[This is the heading over a section of an article by Lucy Adams that was published in The Herald on the occasion of the publication of John Ashton’s Megrahi: You are my Jury. It reads as follows:]
CONTEXT: Abdelbaset Ali Mohmed al Megrahi had two possible routes out of Greenock jail in August 2009: a prisoner transfer application for which he first had to drop his appeal, or compassionate release because of his prostate cancer. The latter route did not demand that he drop his appeal, in contrast to the former. In the event, he ended his appeal, yet the PTA was turned down, and Justice Secretary Kenny MacAskill instead granted compassionate release. The chain of actions has always been a mystery, leaving those who believe in Megrahi’s guilt to see his decision as confirmation of their views. Why would an innocent man not pursue an appeal against conviction that he had waited years to begin? Now, for the first time, Megrahi claims that he was pressured to drop the appeal by Mr MacAskill personally through diplomatic channels.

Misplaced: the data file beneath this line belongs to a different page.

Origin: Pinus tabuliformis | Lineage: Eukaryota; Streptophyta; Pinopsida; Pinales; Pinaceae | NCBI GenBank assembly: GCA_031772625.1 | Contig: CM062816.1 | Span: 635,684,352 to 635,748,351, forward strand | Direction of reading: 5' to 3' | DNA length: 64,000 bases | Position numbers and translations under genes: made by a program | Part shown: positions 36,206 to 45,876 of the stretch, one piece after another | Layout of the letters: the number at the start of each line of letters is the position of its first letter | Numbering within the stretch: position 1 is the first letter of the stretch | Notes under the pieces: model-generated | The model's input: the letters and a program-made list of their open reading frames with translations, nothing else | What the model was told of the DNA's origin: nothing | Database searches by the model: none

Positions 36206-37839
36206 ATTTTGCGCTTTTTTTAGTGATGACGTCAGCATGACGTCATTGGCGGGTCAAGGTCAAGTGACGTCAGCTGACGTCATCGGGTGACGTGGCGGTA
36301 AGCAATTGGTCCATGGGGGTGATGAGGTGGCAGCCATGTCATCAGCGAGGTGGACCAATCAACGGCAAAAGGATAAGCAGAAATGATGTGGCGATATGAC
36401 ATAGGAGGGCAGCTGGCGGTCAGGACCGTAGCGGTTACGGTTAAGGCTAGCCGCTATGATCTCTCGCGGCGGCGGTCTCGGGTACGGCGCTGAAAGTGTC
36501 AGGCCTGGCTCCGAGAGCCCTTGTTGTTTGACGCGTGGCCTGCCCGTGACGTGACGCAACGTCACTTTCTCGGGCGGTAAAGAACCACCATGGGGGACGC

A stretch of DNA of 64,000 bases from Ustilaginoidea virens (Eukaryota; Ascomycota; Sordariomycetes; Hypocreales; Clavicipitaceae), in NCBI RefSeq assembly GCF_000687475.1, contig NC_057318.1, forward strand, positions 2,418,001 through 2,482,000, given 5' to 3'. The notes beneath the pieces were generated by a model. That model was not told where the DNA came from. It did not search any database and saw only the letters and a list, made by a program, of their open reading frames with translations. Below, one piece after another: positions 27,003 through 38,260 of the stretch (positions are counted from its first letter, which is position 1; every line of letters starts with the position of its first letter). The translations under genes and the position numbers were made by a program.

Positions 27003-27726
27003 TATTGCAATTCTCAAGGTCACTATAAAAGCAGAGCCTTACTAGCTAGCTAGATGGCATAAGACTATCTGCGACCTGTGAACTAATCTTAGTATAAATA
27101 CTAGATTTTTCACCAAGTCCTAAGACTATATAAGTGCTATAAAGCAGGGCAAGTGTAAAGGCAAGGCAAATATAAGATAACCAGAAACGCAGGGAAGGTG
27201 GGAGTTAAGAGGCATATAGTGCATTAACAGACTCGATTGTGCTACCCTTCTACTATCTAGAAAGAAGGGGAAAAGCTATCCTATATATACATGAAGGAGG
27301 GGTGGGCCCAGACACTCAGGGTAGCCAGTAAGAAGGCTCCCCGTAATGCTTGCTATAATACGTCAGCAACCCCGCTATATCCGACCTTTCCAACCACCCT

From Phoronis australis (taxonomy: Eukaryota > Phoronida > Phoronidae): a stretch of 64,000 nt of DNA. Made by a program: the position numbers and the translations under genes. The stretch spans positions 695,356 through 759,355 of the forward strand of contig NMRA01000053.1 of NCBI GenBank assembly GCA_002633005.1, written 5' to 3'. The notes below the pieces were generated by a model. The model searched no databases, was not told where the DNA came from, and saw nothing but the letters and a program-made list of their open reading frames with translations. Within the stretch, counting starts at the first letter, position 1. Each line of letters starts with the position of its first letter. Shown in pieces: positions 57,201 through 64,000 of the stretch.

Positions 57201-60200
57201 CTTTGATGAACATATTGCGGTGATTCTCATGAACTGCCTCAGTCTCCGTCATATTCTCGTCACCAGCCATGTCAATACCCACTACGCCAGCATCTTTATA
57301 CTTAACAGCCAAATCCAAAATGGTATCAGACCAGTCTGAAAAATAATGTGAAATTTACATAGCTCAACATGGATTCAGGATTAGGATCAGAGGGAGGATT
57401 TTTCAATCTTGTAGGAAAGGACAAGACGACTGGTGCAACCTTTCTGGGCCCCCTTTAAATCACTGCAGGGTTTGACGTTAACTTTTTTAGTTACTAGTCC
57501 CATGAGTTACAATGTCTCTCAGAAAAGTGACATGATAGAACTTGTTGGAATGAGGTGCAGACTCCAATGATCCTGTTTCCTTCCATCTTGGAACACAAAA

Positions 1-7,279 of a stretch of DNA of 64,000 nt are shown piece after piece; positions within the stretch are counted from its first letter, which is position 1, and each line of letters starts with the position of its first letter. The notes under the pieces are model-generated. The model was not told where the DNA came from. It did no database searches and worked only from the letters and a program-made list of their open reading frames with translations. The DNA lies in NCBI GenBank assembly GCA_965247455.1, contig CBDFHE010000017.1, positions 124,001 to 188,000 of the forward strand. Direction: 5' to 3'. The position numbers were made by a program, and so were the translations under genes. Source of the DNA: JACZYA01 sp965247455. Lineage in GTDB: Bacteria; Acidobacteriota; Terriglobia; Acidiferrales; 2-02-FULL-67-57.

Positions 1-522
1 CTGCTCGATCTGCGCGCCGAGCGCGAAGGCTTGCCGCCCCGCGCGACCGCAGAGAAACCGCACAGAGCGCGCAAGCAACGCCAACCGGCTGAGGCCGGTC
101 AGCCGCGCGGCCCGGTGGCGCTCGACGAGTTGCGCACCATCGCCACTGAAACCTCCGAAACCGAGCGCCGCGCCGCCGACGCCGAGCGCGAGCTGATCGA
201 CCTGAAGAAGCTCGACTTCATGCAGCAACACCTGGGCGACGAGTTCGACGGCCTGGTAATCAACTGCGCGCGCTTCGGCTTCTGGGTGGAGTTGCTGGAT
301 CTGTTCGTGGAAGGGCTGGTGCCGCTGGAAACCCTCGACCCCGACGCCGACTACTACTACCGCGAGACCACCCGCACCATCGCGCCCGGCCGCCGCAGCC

EXTRACT: "On 10 August  MacAskill and his senior civil servants met a delegation of Libyan officials, including Minister [Abdel Ati] Al-Obeidi. By this time I was desperate. The 90-day time limit for considering the prisoner transfer application had passed and, although I had some vocal public supporters, MacAskill was coming under considerable pressure to reject both applications. After the meeting the Libyan delegation came to the prison to visit me. Obeidi said that, towards the end of the meeting, MacAskill had asked to speak to him in private. Once the others had withdrawn, MacAskill told him it would be easier for him to grant compassionate release if I dropped my appeal. He [MacAskill] said he was not demanding that I do so, but the message seemed to me to be clear. I was legally entitled to continue the appeal, but I could not risk doing so. It meant abandoning my quest for justice."
LUCY ADAMS VERDICT: Mr MacAskill, who was not contacted in advance of today's book publication, has always said he could not interfere in the judicial process. If Megrahi's version of events is true, it will prove very damaging to the minister, who has repeatedly distanced himself from any appeal which, if it had gone ahead, could have been a massive embarrassment to the Scottish legal system. The Scottish Criminal Cases Review Commission had already found six grounds on which Megrahi’s conviction was potentially unsafe.